One of the mysteries of the English language finally explained.
1Offer (small items, especially food) for sale, especially either from a stall or from a slot machine.‘there was a man vending sticky cakes and ices’
put up for sale, put on the market, sell, market, make available, put under the hammer, ask for bids forView synonyms
- ‘All flavors are available in bulk bags for retail sales, while eight come in prepacks for vending.’
- ‘He'll continue parking and vending on Commercial Drive between rush hours, then drive to the beaches to sleep at night.’
- ‘She used to vend young coconuts as a drink on the wayside.’
- ‘In them came those who vended meat pies, nshima with sausages, French fries and many other foodstuffs.’
- ‘Customers will be able to buy it from machines vending items like cigarettes and contraceptives.’
- ‘School age children are being put to work for family business or sent out by their parents to vend in the streets or beg.’
- ‘The report said that that 75 percent of the children do menial jobs, such as street vending and domestic service, or work as shoeshine boys, car caretakers, and in agriculture.’
- ‘Some countries like Malta vend soft drinks from machines in glass bottles which is no use if you aren't carrying a bottle opener as I found out!’
- ‘Such children in rural areas help their parents on subsistence farms, while in the shanty areas of towns school dropouts engage in petty street vending.’
- ‘It's probably well known by now that Japan is the empire of vending machines, vending just about anything that can be vended.’
- ‘Many Uruguayans resort to such jobs as street vending and tailoring.’
- ‘I landed a job vending drinks at college football games.’
- ‘Oh yyyyeah, this is Mexico - quaint religious shops, Virgin Marys everywhere, guys laying around on the street and taquerias vending food for one-tenth the price of just a few blocks away.’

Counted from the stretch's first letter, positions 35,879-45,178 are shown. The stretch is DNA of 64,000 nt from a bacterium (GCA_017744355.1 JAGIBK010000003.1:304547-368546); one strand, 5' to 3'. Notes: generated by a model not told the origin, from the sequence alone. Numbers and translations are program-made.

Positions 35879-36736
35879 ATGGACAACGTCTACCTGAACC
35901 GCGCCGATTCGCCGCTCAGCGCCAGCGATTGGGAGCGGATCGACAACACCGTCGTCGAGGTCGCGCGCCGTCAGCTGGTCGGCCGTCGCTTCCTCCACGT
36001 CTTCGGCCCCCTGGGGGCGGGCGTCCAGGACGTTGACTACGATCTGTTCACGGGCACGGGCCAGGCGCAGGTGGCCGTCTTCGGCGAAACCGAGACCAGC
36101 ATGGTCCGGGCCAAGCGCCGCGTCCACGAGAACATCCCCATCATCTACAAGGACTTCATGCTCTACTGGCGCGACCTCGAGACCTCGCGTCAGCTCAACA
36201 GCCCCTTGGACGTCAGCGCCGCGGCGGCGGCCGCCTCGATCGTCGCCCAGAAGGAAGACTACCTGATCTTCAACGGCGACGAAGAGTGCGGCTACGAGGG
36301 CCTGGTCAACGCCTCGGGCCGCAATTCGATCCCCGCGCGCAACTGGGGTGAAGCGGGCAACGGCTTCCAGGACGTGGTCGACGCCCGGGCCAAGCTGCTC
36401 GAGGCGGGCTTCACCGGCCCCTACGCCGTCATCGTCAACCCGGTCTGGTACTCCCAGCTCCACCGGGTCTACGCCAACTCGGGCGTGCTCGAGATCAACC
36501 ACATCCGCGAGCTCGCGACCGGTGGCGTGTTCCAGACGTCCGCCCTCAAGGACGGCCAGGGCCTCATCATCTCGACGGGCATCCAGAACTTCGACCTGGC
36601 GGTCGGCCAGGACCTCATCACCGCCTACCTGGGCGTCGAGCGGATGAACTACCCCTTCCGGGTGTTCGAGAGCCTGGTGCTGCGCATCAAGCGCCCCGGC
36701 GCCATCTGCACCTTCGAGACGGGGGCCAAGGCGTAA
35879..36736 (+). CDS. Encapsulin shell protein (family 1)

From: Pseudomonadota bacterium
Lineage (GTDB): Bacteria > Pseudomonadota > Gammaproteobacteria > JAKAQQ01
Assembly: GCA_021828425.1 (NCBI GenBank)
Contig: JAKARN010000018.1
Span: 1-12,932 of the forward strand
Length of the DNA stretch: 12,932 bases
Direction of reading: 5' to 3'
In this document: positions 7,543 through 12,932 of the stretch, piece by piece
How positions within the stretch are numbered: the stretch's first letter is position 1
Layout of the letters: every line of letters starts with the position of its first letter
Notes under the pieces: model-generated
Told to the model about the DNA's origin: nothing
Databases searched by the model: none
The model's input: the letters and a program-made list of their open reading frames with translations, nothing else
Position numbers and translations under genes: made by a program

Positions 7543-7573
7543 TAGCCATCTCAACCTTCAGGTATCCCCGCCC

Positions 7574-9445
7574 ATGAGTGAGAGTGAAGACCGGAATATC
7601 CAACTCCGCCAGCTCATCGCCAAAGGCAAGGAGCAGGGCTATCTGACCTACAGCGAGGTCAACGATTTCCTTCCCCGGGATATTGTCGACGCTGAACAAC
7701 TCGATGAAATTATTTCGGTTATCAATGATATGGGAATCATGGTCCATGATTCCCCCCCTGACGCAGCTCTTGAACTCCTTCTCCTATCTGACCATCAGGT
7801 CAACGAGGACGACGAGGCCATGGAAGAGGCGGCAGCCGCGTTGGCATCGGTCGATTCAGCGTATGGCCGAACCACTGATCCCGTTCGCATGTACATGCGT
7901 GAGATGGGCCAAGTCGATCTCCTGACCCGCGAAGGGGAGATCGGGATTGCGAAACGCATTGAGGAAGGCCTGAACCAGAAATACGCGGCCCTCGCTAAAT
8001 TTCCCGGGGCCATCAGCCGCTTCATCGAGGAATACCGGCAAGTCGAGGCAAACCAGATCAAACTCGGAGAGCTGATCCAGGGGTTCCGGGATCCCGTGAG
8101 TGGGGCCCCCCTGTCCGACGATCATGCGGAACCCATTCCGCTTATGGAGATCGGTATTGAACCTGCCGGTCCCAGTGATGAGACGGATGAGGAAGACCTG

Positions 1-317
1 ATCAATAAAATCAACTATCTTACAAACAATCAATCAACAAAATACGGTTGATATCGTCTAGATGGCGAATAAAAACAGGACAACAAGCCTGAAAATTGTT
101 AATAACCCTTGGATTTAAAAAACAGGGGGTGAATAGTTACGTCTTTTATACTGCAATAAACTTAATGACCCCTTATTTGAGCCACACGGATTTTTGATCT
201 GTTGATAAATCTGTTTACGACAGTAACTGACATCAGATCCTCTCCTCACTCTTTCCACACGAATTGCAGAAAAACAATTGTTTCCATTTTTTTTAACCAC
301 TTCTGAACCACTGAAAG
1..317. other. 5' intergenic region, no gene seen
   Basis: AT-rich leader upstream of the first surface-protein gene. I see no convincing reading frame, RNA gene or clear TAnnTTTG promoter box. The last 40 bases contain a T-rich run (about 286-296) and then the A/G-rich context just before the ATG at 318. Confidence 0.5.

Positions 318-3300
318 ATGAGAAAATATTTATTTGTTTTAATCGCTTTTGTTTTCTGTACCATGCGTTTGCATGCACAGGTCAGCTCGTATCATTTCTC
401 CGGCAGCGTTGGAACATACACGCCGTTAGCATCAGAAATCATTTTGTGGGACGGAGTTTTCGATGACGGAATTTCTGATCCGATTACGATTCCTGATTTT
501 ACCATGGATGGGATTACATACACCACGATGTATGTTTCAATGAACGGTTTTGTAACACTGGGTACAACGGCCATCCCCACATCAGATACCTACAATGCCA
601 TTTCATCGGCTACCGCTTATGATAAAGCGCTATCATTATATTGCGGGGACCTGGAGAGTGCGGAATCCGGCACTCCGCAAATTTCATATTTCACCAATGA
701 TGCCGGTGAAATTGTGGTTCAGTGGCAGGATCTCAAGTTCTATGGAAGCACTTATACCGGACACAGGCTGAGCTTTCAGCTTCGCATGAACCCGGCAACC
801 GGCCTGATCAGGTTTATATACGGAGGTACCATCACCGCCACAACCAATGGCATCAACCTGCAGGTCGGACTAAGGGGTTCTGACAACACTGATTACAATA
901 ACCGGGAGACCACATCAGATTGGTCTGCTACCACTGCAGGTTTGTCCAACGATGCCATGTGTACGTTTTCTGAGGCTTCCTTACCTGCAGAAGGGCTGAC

- ‘By now readers will have guessed that I am addressing the vexing question of roadside vending, and why, in spite of decades of attempts to eradicate what is illegal and most times unsightly, the authorities have failed.’
- ‘Those who are literate and have work permits may drive yellow cabs or use their profits from vending to open a restaurant, boutique, or import-export business.’
- ‘There are ‘Rail Marts’ in each coach for vending soft drinks, snacks, tea and coffee.’
- ‘Complaints such as poor lit roads, uncollected garbage, damaged roads, street vending and water shortage have been the order of the day.’
- ‘While there is a legal working age of eighteen, this is not enforced, and many children are engaged in farm work and street vending.’
- ‘Many migrants to the cities are unable to find employment and so, take to street vending.’
- ‘Occupations among the poorer classes involved mainly domestic work but also included street vending, or small retail commerce in foodstuffs, coal or fish.’
- 1.1Law formal Sell (something).
vending, selling off, auctioning, trading, trade, trade inView synonyms
- ‘It's an unusual agenda these days, but I believe Armani Jeans is still vending that higher-waisted style.’
- ‘Buying tickets is easier too, thanks to a new advanced booking line and a new entrance gallery with state-of-the-art computerised ticket vending and a self-service credit card point.’
- ‘Inside and outside ballparks and arenas, there are always people vending programs.’
- ‘Below the glamour, glitter, and stardom, the bottom line of the music industry is to obtain high-quality content as cheaply as possible and to vend that content to as many people as possible for the highest price the markets will bear.’
- ‘The store vends an array of offensive and defensive equipment such as armor, weapons and ammunition.’
- ‘The company vends dairy products, bacon, eggs and spring water.’
Early 17th century (in the sense ‘be sold’): from French vendre or Latin vendere ‘sell’, from venum ‘something for sale’ + a variant of dare ‘give’.
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